5 Reasons why your videos aren’t converting

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As a content creator, I need to know what’s out there and create the best content possible, content that rises above the noise.  Along the way, I’ve noticed some bad video trends that should be avoided at all costs!

 

First, your videos are too long.

This is the age of Twitter and viral six second Vine videos. Collectively, people do not have an attention span long enough to wait for you to get to the point in a 10 minute video. If I have trouble waiting the twelve seconds it takes to see a guy fall off his bike in some Youtube video, what makes you think I’m going to wait through you introducing yourself for the first 5 minutes of your video? By the time you’ve gotten out your name and how long you’ve worked for the company, I’m bored. By the time you actually get to explaining your product/company/etc, I’m already watching cats on YouTube faceplanting off of couches.

I’ve noticed the sweet spot is about 60-90 seconds.  I know you’ve got a lot to share but the tighter you can make the video, the more engaging it will be. A good video will get your attention from the beginning, and not take time getting to the point. The point is to hook your audience’s interest so they want to find out more, not tell them everything.

 

Second, you’re not telling a story.

Ok, so say you’ve got your viewer’s attention. What’s going to keep them there? Remember, I’ve got cat videos to watch. Your video needs to tell a story to keep my attention. What’s better? A list of features about your product, or a story about someone who had a problem and found that your product was the perfect solution? Saying “We have many happy customers” or watching one of your customers tell the story of how he found you and how you/your product/company made his life a million times better?

Take Intuit, for example. They make Quickbooks, an accounting software. Which video are you going to watch, one explaining the many facets of their software, or videos showing real people using Quickbooks to run their businesses. Guess which videos they hired us to make?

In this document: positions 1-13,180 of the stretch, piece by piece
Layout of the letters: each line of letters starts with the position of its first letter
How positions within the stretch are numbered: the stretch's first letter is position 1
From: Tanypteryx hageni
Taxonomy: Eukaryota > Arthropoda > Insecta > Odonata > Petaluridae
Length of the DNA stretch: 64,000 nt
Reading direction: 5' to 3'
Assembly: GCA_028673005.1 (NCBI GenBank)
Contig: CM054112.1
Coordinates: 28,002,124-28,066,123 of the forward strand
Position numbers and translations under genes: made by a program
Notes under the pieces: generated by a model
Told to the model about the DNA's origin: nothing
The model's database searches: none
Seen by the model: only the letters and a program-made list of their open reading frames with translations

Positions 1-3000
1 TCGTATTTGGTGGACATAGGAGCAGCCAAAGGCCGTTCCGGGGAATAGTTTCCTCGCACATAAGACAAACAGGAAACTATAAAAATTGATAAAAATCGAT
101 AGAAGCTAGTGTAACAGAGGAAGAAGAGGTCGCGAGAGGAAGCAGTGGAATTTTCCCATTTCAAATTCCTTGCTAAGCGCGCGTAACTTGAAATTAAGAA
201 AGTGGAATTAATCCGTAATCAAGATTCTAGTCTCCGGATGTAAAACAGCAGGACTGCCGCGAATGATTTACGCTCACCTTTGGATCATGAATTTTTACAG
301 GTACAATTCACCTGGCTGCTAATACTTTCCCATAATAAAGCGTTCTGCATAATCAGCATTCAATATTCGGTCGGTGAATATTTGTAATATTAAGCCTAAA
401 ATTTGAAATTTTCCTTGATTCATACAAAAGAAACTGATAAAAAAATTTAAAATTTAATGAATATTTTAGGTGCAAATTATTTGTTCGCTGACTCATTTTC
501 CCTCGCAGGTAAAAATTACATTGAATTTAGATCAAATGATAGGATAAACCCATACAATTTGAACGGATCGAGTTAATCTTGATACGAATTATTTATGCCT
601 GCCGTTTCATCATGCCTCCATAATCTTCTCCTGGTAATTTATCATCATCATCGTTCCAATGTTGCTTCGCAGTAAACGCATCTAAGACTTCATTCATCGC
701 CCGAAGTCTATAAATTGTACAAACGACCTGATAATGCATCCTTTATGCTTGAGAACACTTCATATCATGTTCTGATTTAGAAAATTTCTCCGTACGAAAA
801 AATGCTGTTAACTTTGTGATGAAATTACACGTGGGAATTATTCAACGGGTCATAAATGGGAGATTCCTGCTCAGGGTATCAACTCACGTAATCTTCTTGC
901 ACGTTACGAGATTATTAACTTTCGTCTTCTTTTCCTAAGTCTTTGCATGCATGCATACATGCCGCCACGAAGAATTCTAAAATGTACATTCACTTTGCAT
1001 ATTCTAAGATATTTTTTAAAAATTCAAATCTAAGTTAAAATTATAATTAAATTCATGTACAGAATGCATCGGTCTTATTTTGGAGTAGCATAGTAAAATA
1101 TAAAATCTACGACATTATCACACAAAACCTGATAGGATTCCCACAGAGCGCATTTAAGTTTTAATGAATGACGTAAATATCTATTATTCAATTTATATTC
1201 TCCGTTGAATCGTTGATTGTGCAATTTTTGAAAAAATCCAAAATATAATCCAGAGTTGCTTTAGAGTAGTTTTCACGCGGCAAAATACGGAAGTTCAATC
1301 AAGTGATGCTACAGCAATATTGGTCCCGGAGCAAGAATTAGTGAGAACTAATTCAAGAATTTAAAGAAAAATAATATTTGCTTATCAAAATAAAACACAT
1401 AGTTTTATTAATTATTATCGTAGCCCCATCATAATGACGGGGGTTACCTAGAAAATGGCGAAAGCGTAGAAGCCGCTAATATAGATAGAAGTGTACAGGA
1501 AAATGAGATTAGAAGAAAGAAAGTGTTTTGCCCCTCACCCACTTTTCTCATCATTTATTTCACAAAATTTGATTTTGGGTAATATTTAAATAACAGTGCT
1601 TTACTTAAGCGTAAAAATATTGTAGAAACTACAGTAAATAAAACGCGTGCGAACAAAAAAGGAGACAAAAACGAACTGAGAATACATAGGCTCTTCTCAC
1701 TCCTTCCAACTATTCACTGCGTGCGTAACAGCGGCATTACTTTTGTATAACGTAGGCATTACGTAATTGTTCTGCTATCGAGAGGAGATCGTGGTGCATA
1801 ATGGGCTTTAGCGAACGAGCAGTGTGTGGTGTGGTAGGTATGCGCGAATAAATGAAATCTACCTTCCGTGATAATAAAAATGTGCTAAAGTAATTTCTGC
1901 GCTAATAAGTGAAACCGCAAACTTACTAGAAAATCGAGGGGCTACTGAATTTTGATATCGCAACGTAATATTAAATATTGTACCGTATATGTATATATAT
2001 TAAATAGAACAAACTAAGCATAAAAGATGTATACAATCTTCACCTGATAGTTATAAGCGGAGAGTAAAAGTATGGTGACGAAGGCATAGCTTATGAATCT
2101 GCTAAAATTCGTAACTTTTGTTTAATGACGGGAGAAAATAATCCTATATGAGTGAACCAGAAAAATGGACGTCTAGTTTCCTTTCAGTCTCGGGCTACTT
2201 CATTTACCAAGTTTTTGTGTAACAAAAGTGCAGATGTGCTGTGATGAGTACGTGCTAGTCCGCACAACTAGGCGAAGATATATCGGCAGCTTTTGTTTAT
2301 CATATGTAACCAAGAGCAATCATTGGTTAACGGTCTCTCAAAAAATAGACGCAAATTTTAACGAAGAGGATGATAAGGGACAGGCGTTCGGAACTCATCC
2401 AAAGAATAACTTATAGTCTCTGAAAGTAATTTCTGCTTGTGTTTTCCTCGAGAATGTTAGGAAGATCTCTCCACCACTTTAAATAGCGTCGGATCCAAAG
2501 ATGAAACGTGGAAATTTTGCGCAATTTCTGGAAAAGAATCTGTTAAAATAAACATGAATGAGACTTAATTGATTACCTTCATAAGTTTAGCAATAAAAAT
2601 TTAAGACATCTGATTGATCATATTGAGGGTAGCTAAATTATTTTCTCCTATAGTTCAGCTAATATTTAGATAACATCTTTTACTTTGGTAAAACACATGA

Third, too much talking head.

If I wanted to watch a guy in a suit talking at me, I’d watch CSPAN. Guess what? There’s a reason CSPAN has such a low viewership. Nobody wants to watch a guy in a suit talking at them! What do they want to see? Anything else!

A good video will have someone talking whether it be an interview or voice over, sure. But we don’t need to see them talking the whole time. We want to see action! A good video will take advantage of the chance to intersperse action with narration.

The opposite can be true with video for an app or SaaS solution.

 

Fourth, too much screen capture.

I see a lot of videos get into trouble when there is no obvious physical product or action to show.  If you are launching your new SaaS offering you’ll need to show a little of the software just to briefly see how it works, but instead of making your launch video a glorified demo, focus on the user experience. Let’s see how your solution affects the life of the user!

Here is a good example of a launch video focusing on the user experience.

 

Fifth, the quality of your video should equal the quality of your service or product.

Your offering is awesome, right? Otherwise you wouldn’t be here reading this. Don’t have potential clients’ first impression of your brand be your incredibly lame video. Video can make a lasting impression, good or bad. According to MarketingProfs and Content Marketing Institute, video is the 3rd most effective marketing tactic below in person events and webinars.  That’s a huge deal!

Don’t underestimate the value and importance of a high quality video content piece.